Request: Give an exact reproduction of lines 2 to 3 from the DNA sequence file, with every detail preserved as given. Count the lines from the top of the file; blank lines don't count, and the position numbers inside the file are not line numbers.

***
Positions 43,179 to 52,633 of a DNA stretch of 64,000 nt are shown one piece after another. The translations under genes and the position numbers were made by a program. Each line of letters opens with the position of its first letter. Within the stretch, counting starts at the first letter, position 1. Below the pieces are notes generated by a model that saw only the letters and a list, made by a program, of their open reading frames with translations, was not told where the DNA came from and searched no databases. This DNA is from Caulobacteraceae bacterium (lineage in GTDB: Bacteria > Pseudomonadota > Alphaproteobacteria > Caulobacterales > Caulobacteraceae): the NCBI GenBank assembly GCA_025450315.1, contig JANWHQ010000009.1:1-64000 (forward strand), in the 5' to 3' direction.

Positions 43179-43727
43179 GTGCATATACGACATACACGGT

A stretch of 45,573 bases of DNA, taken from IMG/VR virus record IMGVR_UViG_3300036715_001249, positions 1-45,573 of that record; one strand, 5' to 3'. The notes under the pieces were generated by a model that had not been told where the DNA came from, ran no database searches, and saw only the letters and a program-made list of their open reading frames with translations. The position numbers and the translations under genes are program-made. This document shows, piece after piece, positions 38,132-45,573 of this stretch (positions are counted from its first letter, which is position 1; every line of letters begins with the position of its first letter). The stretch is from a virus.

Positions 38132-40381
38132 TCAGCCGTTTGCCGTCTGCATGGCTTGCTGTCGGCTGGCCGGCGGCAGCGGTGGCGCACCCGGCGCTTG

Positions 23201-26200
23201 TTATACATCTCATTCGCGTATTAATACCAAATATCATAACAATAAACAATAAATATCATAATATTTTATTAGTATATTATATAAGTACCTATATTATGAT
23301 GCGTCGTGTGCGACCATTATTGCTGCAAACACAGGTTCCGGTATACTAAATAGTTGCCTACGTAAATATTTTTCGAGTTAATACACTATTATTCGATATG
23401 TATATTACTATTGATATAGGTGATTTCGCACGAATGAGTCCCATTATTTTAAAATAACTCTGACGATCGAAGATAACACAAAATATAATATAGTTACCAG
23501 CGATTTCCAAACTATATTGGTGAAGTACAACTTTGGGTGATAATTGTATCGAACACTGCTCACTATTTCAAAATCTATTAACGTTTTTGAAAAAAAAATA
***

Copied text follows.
Positions 43179-43727
43179 GTGCATATACGACATACACGGT